A circuitous journey from percentages to pastoral care

SOUTHERN CALIFORNIA (PNS) The Rev. Adel Malek didn’t necessarily intend to
become a Presbyterian minister. An engineer by profession, he and his
wife moved from Egypt to the United States in the late 1980s. Malek
worked as an engineer until he retired last December.

But along the way, he became a pastor too.

In the early 1990s, Malek was working for the state of California when
he walked into the office of one of his consultants during lunch to
drop off some papers.

“I found him taking his lunch and reading his Bible and so I asked
him, ‘Are you a Christian?’ He said, ‘I’m a Jehovah’s Witness.’ I
said, ‘Well, would you like to speak about Christianity?’”

For the next 18 months, the two men shared lunch once a week. Malek’s goal, as
he explains it, was not to convert his colleague but to try to better understand the
Jehovah’s Witness perspective regarding the Trinity.

“He asked a lot of smart questions, so I had to study the Bible more,” Malek.
A year and a half later, the colleague was transferred from Los
Angeles to New York, but Malek’s interest in studying Scripture had
been piqued. He wondered how he could continue to polish and use the
knowledge he had gained.

After some searching, he began to attend what were then called
‘extension’ classes through Fuller Seminary in Southern California.
“They told me, ‘To study, you have to choose a certain track,’” Malek
said. Not knowing which one to choose, he decided on ‘apologetics.’

After a year or two, Malek became interested in studying Greek and
Hebrew, but was told he couldn’t do so with the apologetics track. He
didn’t want to be ordained, so he decided to pursue a Master of Arts
in Theology, not an M.Div.

After graduating with the MA in 2003, Malek began an Arabic-speaking
fellowship at his church while still working full time as an engineer.
He still did not want to be a pastor.

“I thought that I would just be doing the Bible study and preaching —
I’m not very good at pastoral care and visitation, and actually, I
thought that it would make me bored,” he said.

But he found himself doing pastoral care anyway.

“I found that it would be rude not to visit people if they were sick
or in need, or if someone asked me to coffee and begins to discuss his
son’s drug problem — what was I to do?” he said.

Malek began to realize that, rather than being a boring chore, his
love for people gave him the impetus and the basis for his acts of
pastoral care.

“This is Christianity — welcome to being a Christian,” he said. “I
thought, before, that the pastor’s job would be about half and half —
half preaching, half pastoral care. But it is not really ‘half and
half’ — it is more like ‘whatever happens, it will happen’ and it
doesn’t matter the percentages. I had been calculating like an

“When I found myself doing everything like a pastor I said, ‘You know
what? It’s really not bad. How about I begin the process?’” Malek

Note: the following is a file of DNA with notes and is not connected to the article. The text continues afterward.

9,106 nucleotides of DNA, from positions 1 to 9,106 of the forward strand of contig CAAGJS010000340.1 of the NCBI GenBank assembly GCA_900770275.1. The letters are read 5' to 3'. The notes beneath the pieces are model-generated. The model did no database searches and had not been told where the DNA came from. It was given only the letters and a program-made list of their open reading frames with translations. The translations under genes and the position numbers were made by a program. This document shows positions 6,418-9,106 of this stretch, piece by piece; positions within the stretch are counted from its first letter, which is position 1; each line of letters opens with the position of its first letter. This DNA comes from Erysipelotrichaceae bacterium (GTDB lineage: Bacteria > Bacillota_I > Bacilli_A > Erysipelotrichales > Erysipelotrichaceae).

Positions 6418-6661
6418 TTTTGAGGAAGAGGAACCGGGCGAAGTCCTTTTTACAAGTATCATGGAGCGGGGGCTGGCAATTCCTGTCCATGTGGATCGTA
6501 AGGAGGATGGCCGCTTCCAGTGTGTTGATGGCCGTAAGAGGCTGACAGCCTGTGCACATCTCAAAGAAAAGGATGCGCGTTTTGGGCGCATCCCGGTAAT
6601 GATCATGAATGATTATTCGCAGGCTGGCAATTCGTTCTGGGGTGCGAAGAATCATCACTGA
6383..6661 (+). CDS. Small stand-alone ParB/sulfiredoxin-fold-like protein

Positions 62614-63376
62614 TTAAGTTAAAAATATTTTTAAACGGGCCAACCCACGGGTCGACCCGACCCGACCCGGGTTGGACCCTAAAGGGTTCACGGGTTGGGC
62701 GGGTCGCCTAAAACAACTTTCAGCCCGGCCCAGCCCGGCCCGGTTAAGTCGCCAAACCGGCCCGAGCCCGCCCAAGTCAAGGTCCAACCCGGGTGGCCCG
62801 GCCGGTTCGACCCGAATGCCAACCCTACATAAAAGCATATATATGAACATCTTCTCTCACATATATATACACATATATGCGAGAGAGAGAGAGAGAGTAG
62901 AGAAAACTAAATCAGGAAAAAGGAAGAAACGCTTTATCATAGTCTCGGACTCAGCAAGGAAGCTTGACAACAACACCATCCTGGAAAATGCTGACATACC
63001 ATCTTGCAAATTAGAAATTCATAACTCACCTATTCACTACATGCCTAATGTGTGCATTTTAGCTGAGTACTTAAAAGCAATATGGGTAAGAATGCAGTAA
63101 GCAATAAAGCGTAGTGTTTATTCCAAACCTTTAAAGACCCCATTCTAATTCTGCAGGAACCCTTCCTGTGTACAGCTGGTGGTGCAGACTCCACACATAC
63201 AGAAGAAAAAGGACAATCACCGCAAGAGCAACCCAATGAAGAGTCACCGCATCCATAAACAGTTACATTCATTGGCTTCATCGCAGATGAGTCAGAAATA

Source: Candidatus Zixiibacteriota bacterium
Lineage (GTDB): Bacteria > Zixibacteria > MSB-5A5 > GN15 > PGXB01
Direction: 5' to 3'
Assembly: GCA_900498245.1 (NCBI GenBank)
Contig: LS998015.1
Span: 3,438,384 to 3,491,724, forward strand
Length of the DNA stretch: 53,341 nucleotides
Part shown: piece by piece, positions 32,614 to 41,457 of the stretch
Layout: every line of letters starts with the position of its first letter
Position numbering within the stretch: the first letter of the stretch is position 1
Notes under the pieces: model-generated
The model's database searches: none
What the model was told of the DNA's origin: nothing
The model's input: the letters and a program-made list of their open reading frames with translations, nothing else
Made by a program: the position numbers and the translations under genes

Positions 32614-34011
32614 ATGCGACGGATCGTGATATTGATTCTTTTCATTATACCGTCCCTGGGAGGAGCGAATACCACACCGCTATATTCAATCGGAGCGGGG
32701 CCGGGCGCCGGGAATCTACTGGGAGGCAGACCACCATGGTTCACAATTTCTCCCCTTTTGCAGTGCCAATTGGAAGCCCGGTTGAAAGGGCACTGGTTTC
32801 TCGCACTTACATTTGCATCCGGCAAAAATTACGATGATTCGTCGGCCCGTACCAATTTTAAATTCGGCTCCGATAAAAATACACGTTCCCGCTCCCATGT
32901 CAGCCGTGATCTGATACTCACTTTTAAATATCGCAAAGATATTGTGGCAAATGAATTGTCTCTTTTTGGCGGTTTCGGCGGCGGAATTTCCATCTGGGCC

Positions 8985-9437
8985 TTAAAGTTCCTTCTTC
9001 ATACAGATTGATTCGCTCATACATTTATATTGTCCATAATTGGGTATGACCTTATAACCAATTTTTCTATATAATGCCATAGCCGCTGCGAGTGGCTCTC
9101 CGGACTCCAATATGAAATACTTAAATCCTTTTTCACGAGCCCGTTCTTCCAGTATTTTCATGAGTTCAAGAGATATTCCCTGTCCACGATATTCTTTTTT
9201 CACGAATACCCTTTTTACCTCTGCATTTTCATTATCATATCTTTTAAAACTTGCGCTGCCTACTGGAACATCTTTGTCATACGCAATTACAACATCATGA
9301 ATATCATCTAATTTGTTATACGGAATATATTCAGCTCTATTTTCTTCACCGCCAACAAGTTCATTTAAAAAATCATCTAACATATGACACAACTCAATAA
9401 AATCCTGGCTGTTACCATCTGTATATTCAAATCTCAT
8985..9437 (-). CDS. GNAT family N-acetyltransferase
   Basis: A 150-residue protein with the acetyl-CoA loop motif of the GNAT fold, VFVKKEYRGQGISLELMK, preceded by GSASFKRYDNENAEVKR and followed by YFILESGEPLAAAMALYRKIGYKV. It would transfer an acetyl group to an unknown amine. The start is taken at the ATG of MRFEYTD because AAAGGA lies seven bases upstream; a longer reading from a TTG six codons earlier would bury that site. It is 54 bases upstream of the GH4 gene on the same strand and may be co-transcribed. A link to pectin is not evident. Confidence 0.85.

So, after consulting with his wife, his pastor and a few friends,
Malek entered the process of becoming an ordained Presbyterian minister
— a decade after taking his first seminary course.

Ordination requirements behind him, Malek set about preparing to
receive a call. The only catch was that not only was he a full-time
engineer, but his wife was also still working, so relocating was not
really an option. This can be a challenging situation for many pastors
who are ‘geographically inflexible’ while seeking calls — especially
when one is seeking a call within the Arabic-speaking world of the
Presbyterian Church (U.S.A.).

One day, Malek was speaking with a colleague, Amgad Beblawi in the
denomination’s office of Middle Eastern Congregational Support.

“He asked me if I was willing to go to Arizona for a few weeks because
a pastor there had not been able to take a vacation for the past two
years. I said sure, but be careful that it is not the first Sunday of
the month so they don’t ask me to offer the Lord’s Supper.”

His friend’s response was quick: “You know what? We really need to
ordain you.” Malek’s response was equally as quick: “Well, look for a
church to do it!”

But as the conversation unfolded, both mean realized that they might
need to think outside the box. Malek, a trained pastor, an Arabic
speaker, and longtime resident of the United States, had skills,
qualifications and experience that would be ideal in mentoring other
Arabic-speaking pastors and churches within the PC(USA). But he did
not have a call.

“I said, “We have one of the most creative executive presbyters in the
nation, Steve Yamaguchi — maybe he would be willing to receive this
idea, just a baby now — who knows what might happen with it?” Malek

So Malek and Amgad met with Yamaguchi and Stated Clerk Keith Geckeler.
Though receptive to the idea, there were two glaring issues: where
would the money come from, and what would the accountability look

The money part was easy — Malek would be a tentmaker. The
accountability piece also began to fall into place, with a special
committee set up to report back to the presbytery’s committee on

“So, I am reporting to the COM but coordinate my work with the GAMC
because they are the ones who know where the needs are,” said Malek,
whose duties include mentoring new pastors, conflict resolution for
churches, leadership training, preaching and interpreting Middle
Eastern culture and issues back to the PC(USA).

“I didn’t go through the normal process,” said Malek, the engineer
turned pastor, percentages traded in for pastoral care.

Erin Dunigan is a freelance writer, photographer and pastor who lives
in a small coastal community in Baja California, Mexico, when she is
not following her wanderlust out into the world.